Book: An Astronaut’s Guide to Life on Earth
Author: Chris Hadfield
Number of pages: 295
Price: Rs. 599
An Astronaut’s Guide to Life on Earth by Chris Hadfield, one of the most seasoned and accomplished astronauts in the world, is a warm and engaging tale of Hadfield’s years of training and exploration to show how to make the impossible possible. Most of us will never make it into space, but the book provides a refreshing perspective of life on Earth. The secret to his success is an unconventional philosophy he learned at NASA: prepare for the worst — and enjoy every moment of it.
Hadfield, in the very beginning, reveals that he wasn’t destined to be an astronaut. He had to turn himself into one. The book reads somewhat like a biography of his professional life, tracing his childhood and adult life, in the backdrop of space exploration. It is candid, revealing and intense. For most part, it decodes the life of an astronaut, a profession and a way of life that a lot of us are not very familiar with. And in those pages lie hidden several gems of wisdom, which Hadfield himself incorporated in his life, successfully.
The most compelling lines read as follows on pages 28-29:
“An astronaut is someone who’s able to make good decisions quickly, with incomplete information, when the consequences really matter. I didn’t miraculously become one either, after just eight days in space. But I did get in touch with the fact that I didn’t even know what I didn’t know. I still had a lot to learn, and I’d have to learn it the same place everyone learns to be an astronaut: right here on Earth.”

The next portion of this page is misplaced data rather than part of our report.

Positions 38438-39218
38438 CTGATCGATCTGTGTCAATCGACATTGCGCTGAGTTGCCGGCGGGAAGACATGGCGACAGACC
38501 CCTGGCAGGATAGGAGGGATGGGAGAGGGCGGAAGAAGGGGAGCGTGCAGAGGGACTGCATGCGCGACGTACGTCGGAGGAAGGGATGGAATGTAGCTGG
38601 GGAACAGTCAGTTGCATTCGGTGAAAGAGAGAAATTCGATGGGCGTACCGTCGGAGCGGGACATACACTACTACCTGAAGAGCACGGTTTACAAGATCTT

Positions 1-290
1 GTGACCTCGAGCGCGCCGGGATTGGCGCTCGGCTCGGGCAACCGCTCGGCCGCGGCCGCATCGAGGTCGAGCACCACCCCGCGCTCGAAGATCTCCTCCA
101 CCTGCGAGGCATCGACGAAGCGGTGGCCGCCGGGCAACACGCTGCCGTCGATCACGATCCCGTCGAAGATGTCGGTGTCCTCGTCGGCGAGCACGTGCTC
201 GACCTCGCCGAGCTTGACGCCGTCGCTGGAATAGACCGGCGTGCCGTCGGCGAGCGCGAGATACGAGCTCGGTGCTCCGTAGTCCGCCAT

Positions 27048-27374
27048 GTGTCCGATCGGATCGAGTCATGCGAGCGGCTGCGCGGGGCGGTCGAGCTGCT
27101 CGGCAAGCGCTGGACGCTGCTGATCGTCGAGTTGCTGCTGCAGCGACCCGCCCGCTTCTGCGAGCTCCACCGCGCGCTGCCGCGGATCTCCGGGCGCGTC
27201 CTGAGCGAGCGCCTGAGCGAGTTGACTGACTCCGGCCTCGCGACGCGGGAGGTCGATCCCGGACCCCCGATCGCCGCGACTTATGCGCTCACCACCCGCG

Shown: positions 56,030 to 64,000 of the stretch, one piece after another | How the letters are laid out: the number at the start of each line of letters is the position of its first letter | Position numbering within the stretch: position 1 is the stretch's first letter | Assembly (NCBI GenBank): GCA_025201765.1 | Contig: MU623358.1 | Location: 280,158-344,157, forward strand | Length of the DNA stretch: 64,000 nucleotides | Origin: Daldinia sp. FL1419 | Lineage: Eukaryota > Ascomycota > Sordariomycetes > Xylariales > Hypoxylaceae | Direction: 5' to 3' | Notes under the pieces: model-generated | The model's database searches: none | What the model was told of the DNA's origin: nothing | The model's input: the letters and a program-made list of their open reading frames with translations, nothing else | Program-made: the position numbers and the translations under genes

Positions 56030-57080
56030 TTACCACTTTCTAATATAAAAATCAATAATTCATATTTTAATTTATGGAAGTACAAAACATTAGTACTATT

The Contents page is a fair indication of the tone of things to come, specifically in the Pre-Launch Section:
- The Trip Takes a Lifetime
- Have an Attitude
- The Power of Negative Thinking
- Sweat the Small Stuff
- The Last People in the World
- What’s the Next Thing That Could Kill Me?
Climbing Down the Ladder (in a later section) is my favorite chapter. Hadfield reflects on the importance of “avoiding being derailed by the big shiny moments that turn other people’s heads. You have to figure out for yourself how to enjoy and celebrate them, and then move on.” He also stresses on the need for a longer-term view of the environment, having seen our planet from afar, and the personal obligation to be a good steward of Earth.
Hadfield’s An Astronaut’s Guide to Life on Earth is a brilliant read. It is refreshing, inspiring and revealing. Savor it. A lot of what he abides by is also elementary knowledge. It is stuff that we are often told to do or keep in mind. But he packages all those nuggets of wisdom into a compelling read. It could have read like a dry biography, but it doesn’t. I’m extremely glad that I read this book. You should too.
Learn more about An Astronaut’s Guide to Life on Earth.